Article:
Study objective-To assess the size of mortality differentials in men by social class in Scotland as compared with England and Wales, and to analyse the time trends in these differentials.
Subjects-Men from England and Wales and Scotland around each census from 1951 to 1981.
Methods-Poisson regression analysis was used to calculate relative indices of inequality for disease specific and all cause mortality as a measure of mortality differentials between social classes.
This measure is not dependent on the size of the social class groups, so it can be used to compare the magnitude of differentials over time periods during which the relative sizes of social class groups change.
Main results-While overall death rates were higher in Scotland than in England and Wales around the 1951,1961, and 1971 censuses the relative indices of inequality indicated smaller mortality differences between social classes in Scotland.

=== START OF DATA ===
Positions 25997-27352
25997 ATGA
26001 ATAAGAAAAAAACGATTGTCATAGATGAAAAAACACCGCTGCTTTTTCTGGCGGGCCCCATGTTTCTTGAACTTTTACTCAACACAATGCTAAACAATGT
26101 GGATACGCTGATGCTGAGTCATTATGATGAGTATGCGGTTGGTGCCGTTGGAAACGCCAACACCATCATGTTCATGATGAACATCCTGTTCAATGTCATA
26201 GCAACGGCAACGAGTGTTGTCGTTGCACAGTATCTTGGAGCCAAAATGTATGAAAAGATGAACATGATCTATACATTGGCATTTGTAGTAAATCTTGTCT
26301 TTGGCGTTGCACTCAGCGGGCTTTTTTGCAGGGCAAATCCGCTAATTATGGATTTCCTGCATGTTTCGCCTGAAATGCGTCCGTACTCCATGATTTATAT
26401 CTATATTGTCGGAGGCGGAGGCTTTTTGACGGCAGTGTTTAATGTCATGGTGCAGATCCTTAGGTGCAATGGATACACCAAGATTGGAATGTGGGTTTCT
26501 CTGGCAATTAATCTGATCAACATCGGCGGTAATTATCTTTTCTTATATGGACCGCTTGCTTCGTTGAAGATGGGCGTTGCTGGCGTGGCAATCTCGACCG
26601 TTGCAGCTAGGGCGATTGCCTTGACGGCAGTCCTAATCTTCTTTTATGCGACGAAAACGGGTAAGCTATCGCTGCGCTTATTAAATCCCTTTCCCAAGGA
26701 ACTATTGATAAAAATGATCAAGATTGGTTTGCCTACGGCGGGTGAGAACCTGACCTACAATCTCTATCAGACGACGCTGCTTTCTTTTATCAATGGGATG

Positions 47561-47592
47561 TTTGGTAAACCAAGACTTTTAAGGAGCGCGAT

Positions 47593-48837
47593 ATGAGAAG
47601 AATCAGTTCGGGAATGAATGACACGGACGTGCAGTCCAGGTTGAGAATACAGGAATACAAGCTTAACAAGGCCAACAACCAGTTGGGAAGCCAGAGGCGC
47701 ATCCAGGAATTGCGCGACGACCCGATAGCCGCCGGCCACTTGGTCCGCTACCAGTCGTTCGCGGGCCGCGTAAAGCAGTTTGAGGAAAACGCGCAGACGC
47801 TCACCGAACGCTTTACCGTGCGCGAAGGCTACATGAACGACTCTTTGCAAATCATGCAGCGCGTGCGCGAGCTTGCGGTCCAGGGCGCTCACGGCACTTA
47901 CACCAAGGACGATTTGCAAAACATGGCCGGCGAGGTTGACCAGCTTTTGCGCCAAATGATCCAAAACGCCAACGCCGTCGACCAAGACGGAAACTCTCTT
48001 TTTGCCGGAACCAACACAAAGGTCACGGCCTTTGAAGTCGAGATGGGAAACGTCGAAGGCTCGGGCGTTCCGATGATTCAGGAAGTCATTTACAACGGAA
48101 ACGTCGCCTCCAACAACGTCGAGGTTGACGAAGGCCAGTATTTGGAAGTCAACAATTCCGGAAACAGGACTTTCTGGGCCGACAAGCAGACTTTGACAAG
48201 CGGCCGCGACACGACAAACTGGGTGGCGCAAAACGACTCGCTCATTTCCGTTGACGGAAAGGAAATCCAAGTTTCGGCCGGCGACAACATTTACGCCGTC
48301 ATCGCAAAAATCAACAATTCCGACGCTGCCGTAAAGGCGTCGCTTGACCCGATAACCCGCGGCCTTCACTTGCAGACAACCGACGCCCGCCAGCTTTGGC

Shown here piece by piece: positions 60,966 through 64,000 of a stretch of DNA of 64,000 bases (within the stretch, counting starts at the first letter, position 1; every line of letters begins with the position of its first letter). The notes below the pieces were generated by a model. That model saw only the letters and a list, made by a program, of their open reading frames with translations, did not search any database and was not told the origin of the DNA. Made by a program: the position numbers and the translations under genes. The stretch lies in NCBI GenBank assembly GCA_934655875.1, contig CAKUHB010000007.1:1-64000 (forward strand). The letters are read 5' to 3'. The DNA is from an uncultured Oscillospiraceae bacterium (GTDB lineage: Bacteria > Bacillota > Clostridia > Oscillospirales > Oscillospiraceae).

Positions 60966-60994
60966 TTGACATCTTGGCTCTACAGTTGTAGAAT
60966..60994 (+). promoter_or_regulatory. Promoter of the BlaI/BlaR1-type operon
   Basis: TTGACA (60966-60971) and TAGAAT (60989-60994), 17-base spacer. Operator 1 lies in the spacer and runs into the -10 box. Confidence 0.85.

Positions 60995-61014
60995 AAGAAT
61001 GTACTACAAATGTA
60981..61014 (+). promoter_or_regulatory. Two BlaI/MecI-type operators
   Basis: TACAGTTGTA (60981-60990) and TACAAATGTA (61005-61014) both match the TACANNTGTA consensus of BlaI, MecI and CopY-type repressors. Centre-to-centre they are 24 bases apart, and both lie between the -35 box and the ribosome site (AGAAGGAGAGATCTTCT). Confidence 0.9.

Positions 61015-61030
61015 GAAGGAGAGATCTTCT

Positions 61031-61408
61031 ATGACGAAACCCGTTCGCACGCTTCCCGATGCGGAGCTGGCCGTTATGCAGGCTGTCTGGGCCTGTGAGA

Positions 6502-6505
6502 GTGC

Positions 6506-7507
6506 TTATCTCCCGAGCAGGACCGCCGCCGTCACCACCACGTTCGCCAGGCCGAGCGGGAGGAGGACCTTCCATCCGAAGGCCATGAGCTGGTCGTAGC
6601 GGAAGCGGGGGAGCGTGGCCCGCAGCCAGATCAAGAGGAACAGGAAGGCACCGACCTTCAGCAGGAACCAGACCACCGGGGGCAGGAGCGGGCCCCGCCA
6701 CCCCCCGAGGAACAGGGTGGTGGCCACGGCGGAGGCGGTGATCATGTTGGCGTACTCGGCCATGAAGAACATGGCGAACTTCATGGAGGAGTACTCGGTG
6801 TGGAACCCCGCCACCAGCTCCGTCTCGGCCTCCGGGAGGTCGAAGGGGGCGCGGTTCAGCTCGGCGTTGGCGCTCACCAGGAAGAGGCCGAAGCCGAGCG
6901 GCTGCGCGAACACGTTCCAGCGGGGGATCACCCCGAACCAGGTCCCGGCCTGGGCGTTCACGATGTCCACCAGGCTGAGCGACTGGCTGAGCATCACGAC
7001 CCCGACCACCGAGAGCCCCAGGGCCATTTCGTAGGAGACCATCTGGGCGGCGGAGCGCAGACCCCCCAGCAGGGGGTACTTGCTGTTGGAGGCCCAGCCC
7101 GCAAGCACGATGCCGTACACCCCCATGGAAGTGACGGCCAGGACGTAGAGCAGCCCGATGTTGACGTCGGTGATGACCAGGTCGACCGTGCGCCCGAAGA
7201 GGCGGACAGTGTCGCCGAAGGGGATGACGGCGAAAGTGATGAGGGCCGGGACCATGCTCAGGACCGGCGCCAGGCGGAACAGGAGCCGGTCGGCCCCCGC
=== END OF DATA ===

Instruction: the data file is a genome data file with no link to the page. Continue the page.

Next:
Inequality, as indexed by the relative index of inequality, increased over time in both Scotland and England and Wales, but to a greater degree in Scotland, resulting in greater social class mortality differentials for Scotland in 1981 (the relative index of inequality increased from 1.40 to 2.43 for England and Wales, and from 1.22 to 2.57 for Scotland between 1951 and 1981). (...)
Mots-clés Pascal : Mortalité, Taux, Statut socioéconomique, Etiologie, Evolution, Epidémiologie, Facteur risque, Etude comparative, Prévalence, Homme, Mâle, Angleterre, Grande Bretagne, Royaume Uni, Europe, Ecosse, Pays de Galles
Mots-clés Pascal anglais : Mortality, Rate, Socioeconomic status, Etiology, Evolution, Epidemiology, Risk factor, Comparative study, Prevalence, Human, Male, England, Great Britain, United Kingdom, Europe, Scotland, Wales
Notice produite par :
Inist-CNRS - Institut de l'Information Scientifique et Technique
Cote : 98-0224174
Code Inist : 002B30A01A2. Création : 11/09/1998.